Electrical power steering repair

Sept. 29, 2014
Electrical power steering (EPS) is a result of eliminating the power steering pump and has drastically changed the way we diagnose and repair steering systems. 

It’s no secret that vehicle manufacturers are under the gun these days to make their vehicles more fuel efficient. Federal mandates and consumer demand for more fuel-efficient vehicles are changing the way automotive engineers look at vehicle design. One way they are achieving higher miles per gallon is by eliminating accessory loads from the engine. A major contributor to this accessory load is the hydraulic power steering pump. Electrical power steering (EPS) is a result of eliminating the power steering pump and has drastically changed the way we diagnose and repair steering systems. These systems first came about on production hybrid vehicles in the early 2001 Model Year Toyota Prius and have since made their way into many other production vehicles across all manufacturers. Although these systems have been around for more than 10 years it is important that we know how the system works in order to fix them right the first time.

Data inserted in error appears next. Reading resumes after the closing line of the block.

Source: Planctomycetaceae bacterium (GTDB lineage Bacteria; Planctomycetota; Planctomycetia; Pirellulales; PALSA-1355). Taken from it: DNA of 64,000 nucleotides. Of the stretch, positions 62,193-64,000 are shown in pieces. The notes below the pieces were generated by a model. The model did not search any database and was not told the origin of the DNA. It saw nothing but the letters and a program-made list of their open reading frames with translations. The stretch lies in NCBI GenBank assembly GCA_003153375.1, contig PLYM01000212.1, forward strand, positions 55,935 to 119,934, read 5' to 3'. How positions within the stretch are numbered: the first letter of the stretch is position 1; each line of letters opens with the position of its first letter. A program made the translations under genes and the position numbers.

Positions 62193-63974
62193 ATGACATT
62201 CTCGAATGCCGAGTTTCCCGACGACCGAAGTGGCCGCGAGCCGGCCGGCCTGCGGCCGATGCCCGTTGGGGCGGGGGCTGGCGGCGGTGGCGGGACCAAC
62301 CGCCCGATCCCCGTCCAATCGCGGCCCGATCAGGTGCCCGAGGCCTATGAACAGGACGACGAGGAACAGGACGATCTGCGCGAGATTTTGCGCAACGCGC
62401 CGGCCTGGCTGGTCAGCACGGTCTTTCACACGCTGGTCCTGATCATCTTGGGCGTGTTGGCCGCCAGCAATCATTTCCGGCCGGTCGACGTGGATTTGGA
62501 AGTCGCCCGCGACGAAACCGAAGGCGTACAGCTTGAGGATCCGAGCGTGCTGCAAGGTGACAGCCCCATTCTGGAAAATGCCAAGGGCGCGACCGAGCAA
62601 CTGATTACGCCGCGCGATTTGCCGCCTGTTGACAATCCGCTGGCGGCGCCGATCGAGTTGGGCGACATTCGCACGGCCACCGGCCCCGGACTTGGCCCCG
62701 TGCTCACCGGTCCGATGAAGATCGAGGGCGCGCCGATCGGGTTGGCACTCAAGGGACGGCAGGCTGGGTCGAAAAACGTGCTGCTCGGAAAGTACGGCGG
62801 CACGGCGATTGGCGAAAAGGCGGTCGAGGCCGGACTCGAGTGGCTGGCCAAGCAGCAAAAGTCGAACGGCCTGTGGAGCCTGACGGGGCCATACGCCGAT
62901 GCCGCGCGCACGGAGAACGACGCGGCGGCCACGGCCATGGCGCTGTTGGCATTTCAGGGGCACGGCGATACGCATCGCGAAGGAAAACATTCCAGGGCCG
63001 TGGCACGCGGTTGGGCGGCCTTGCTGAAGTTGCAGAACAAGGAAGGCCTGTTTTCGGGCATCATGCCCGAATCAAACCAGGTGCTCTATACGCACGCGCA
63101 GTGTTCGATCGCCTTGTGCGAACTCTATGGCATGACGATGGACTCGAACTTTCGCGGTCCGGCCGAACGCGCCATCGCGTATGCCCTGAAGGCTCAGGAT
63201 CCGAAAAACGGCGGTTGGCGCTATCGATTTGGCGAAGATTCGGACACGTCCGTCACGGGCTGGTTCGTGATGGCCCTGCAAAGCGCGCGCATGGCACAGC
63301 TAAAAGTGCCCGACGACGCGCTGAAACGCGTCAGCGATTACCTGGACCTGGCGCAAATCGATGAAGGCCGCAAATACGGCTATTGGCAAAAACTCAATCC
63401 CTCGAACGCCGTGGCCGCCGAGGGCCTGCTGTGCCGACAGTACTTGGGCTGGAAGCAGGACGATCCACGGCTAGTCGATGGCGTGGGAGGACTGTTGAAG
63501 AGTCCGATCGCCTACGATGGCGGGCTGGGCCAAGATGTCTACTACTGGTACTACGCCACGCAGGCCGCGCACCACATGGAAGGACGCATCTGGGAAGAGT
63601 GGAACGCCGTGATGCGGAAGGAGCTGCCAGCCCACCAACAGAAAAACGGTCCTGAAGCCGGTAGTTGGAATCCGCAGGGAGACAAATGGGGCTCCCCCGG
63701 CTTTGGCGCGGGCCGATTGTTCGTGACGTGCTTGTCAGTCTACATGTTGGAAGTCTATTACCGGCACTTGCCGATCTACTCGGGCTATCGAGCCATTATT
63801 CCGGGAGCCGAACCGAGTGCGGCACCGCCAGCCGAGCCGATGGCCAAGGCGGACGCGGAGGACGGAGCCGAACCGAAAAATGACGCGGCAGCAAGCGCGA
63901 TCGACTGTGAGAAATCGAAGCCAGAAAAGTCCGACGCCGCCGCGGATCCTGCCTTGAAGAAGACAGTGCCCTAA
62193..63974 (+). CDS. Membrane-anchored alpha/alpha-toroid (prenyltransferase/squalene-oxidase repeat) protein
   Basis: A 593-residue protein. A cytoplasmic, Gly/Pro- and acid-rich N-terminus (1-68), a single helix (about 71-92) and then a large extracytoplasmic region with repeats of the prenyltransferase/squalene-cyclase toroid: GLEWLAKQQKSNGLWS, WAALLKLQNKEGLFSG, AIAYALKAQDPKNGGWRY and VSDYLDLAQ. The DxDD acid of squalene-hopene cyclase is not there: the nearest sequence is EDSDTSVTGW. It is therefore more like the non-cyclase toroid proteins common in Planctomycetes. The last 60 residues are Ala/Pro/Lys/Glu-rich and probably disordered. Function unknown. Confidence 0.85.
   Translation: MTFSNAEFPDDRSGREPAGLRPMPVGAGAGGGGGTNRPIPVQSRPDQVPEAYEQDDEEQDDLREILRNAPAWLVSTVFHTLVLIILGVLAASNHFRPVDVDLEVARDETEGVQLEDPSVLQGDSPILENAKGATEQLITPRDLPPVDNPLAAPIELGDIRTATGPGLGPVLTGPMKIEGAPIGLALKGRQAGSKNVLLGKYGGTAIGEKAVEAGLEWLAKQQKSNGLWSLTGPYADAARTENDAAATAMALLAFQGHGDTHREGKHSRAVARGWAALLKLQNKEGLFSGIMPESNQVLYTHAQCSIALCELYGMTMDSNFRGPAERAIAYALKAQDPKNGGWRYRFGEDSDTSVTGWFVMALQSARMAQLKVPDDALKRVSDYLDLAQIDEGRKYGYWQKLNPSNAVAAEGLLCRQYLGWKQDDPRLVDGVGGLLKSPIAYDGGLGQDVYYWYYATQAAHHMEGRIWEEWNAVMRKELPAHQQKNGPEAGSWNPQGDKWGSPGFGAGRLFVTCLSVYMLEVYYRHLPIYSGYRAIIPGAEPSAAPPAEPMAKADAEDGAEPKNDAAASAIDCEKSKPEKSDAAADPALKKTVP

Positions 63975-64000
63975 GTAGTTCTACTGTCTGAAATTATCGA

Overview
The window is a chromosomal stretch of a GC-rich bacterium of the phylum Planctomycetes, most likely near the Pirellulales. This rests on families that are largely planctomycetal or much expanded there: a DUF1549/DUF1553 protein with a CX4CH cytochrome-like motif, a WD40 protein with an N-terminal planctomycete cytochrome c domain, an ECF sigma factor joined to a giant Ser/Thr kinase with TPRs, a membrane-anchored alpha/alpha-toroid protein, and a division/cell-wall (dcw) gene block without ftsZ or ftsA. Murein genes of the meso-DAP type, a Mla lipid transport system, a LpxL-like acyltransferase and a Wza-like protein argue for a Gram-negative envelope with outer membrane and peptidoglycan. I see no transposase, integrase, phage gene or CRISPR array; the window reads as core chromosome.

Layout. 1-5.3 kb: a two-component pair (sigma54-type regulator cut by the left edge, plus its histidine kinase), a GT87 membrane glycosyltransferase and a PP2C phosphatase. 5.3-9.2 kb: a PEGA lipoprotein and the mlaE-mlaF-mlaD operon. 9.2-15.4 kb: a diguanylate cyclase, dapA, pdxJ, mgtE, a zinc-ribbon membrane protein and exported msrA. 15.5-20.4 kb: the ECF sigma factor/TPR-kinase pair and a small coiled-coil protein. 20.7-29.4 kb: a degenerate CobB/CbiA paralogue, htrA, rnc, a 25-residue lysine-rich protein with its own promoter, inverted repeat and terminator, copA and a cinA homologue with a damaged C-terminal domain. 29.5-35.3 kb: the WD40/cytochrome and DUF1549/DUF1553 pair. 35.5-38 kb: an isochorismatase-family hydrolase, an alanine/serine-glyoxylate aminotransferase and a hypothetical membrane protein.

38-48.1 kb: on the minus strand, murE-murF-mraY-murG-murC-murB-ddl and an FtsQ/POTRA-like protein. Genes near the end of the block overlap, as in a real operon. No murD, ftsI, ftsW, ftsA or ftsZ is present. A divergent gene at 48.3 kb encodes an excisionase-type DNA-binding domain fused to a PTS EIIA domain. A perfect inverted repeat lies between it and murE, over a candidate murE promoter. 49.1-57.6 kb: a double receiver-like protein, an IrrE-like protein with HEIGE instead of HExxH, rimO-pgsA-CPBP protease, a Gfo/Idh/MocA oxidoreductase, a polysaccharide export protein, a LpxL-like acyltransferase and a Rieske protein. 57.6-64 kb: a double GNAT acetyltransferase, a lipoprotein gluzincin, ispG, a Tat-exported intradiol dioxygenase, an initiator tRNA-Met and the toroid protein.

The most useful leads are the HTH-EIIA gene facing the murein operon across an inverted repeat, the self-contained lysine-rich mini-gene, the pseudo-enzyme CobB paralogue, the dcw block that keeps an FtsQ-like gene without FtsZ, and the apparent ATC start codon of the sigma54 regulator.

Can you remember driving your first manual steering car? You really remember it if you had one of these cars and had to park it. Why was that, you ask? Well, because steering effort is highest at low vehicle speeds. I think that’s why half the pictures of hot-rodder’s from the 1950s feature men and women who look like they have been spending a great deal of time at the gym lifting weights. Steering with these manual steering gearboxes was quite the workout! On the other hand, steering effort decreases as vehicle speed increases. That is why it was so much easier to drive an old manual 

gear box car on the highway. When you add power steering to the equation, the effort to turn the vehicle while parking or at low vehicle speeds is greatly reduced. However, the steering pump that was attached to the engine via a drive belt was spinning the pump regardless of the speed of the wheels. In regards to fuel economy, this is not an efficient way of achieving power steering.